New York Students Join Forces with Business Leaders for Marriage Equality
SOULFORCE PRESS RELEASE: February 7, 2008
For Immediate Release
Contact: Haven Herrin, 469-867-5725, firstname.lastname@example.org
Jarrett Lucas, 215-917-3703, email@example.com
(Thursday, February 8, 2008)—This spring semester, some New York state students are learning real-world skills while contributing to a community-based project. But for the young New Yorkers participating in the Right to Marry campaign, what’s at stake is much more than just a grade or an item on a resume: the outcome will shape one of the most personal and significant aspects of their adulthood.
“If New York students don’t speak to our community leaders about how marriage equality will impact us, we’re letting a previous generation determine the future of our families,” says Alexey Bulokov, an alumnus of the College of New Rochelle.
The Right to Marry campaign is the invention of Soulforce Q, the young adult division of Soulforce, a national social justice organization for lesbian, gay, bisexual, and transgender (LGBT) people.
In July 2007, Soulforce Q organized teams of young adults to travel across the state of New York, from Long Island to Niagara Falls. Partnering with local citizens and organizations, the youth met with lawmakers and mayors, and spoke with ordinary citizens at events from the state fair to the Ironman competition, all in the effort to create a statewide conversation about the need for marriage equality.
This semester, Soulforce Q is training student leaders and student organizations in four regions—the Bronx, Binghamton, Plattsburgh, and the Hudson Valley—to reach out to local business leaders and ask them to publicly express their support for marriage equality.
It’s a model with multiple benefits according to Haven Herrin, Director of Soulforce Q.
“The students learn to organize a grassroots campaign, interact with business professionals, and become more engaged in their communities. The businesses have the opportunity to interact with trendsetters and future leaders and to build new constituencies,” says Herrin.
According to a 2006 study by the Williams Institute for Sexual Orientation Law and Public Policy at UCLA, numerous businesses stand to reap direct gains from marriage equality: retail gifts, hotels, florists, restaurants, caterers, etc. The study estimates that same-sex couples’ weddings could create approximately $2 billion in new business for those industries nationwide. Many more businesses stand to gain through increased employee productivity and competitiveness in workforce recruitment.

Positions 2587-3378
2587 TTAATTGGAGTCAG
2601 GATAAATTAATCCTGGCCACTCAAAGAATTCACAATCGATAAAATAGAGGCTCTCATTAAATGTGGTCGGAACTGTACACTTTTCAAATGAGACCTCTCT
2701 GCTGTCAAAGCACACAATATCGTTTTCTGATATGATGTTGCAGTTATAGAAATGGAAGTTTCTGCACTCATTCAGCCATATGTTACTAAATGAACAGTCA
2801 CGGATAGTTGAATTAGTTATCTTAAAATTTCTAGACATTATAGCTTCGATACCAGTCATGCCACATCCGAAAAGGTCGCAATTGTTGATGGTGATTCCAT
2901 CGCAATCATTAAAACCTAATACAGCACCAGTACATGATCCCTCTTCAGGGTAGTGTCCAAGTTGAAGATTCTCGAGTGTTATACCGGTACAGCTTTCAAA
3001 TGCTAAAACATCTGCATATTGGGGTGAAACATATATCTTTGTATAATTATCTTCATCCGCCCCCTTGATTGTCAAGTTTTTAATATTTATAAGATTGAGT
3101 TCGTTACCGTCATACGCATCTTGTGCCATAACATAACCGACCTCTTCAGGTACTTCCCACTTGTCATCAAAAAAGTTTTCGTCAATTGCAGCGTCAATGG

College students will take the lead in identifying pro-equality businesses, marriage-related businesses, and other businesses that are leaders in their communities. Teams comprised of students and local citizens will go out into the community to speak with business owners and get their feedback. Those who are willing to go on record in support of marriage equality will receive a plaque, a window sticker, and an invitation to write a letter of support.
“Their responses will become part of a document that tells the story of small business owners who are ready to support marriage equality because it is necessary for the vitality of their community that they help sustain,” says Jarrett Lucas, Director of Outreach for Soulforce Q. Soulforce Q will work with local students to share the document with key decision-makers, including mayors and state legislators.
"The more connections we make within and between our communities, the more unity we find. It gives us hope and strength to work until all citizens are ensured the equal rights they deserve,” says Erica Olmstead, a student at SUNY Plattsburgh who will work on the campaign.
To find out more about the Right to Marry campaign, to get involved, or to become a supporting business, go to: www.righttomarry.org
Soulforce Q is the young adult division of Soulforce, a social justice organization that works to end political and religious oppression of lesbian, gay, bisexual and transgender people through relentless nonviolent resistance.